Why mobile caterers must ensure they comply with UK food safety regulations By Justine Wadge, principal environmental health consultant at Lloyd’s Register


As the name suggests, pop-up restaurants provide a temporary food
service, hosting in temporary locations throughout the year. This style
of hospitality provides caterers with a testing ground to experiment with
recipes and menus to match market trends and see what people really
think. Operating in this way has become exceedingly popular amongst
foodservice professionals due to the significant savings in overheads
compared to traditional restaurants.
In recent years customers have often sought alternatives to regular
eateries and, as a result, dining preferences have evolved. As pop-up
restaurants only staying in one place for a temporary period, there is an
elevated sense of urgency as the cuisine is limited which arguably makes
it more enticing to consumers.

Playing by the rules

There is a misconception that the transient and temporary nature of pop-up restaurants means that they aren’t governed by the same regulations as permanent fixtures, such as the Food Safety and Hygiene (England) Regulations 2013, Food Hygiene (Scotland, Northern Ireland or Wales) Regulations 2006 or the Regulation (EC) 852/2004. This is a fundamental misunderstanding of the food regulatory regime in the UK and shortcuts cannot be taken when it comes to compliance with UK food safety regulations.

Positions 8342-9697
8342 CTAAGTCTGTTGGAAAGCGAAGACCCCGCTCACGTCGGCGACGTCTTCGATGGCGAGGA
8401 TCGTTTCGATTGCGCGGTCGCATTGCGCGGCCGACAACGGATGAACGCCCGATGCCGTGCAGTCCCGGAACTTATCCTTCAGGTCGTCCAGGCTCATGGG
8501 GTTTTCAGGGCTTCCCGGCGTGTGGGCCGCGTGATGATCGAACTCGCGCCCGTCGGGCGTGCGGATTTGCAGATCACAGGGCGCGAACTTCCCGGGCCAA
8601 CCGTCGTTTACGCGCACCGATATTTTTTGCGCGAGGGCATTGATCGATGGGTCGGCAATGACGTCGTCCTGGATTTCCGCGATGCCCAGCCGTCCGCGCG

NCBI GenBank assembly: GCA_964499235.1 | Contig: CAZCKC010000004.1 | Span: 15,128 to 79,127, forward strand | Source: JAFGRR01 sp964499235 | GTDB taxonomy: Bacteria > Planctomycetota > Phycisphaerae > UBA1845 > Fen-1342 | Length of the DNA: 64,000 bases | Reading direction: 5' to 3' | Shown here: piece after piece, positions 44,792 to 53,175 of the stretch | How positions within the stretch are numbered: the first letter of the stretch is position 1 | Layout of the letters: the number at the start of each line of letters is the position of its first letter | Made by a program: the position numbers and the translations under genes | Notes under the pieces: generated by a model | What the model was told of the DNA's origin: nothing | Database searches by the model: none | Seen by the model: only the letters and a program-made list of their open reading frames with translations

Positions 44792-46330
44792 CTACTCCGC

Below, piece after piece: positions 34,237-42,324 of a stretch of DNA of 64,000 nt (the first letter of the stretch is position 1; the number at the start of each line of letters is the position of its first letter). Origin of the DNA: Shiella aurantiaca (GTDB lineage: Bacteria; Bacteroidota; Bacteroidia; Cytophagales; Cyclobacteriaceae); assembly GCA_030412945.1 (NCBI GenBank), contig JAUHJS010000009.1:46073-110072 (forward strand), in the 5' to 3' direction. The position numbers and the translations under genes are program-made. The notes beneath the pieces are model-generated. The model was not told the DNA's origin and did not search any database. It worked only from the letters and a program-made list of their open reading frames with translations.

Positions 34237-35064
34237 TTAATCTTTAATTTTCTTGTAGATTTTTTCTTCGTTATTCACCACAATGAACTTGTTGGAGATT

Non-static caterers must ensure they comply with food safety regulations and register with local councils before trading. Even if a vendor is only in one location for a few days, temporary food businesses must still register with the local council, specifically the environmental health inspectors. However, over-stretched council resources are potentially creating holes in the system.

Local councils don’t always have the necessary resources to deal with the pop-up restaurant explosion, particularly when some vendors may only be on site for one or two days. If there are not enough local environmental health inspectors, this could cause the unaware to unwittingly carry out practices that could lead to a food contamination and encourage the unscrupulous to try and cut corners. The boom in pop-up restaurants has taken many forms, from market stalls to food trucks and vacant shop units, and self-policing is inevitably going to form a large part of the regulatory solution. It is the responsibility of the pop-up to ensure that they are doing things properly to alleviate any consumer concerns. In times where mislabelling cases and undisclosed allergens are causing concerns, the old safety net of council inspections is no longer there and that leaves vendors more and more exposed.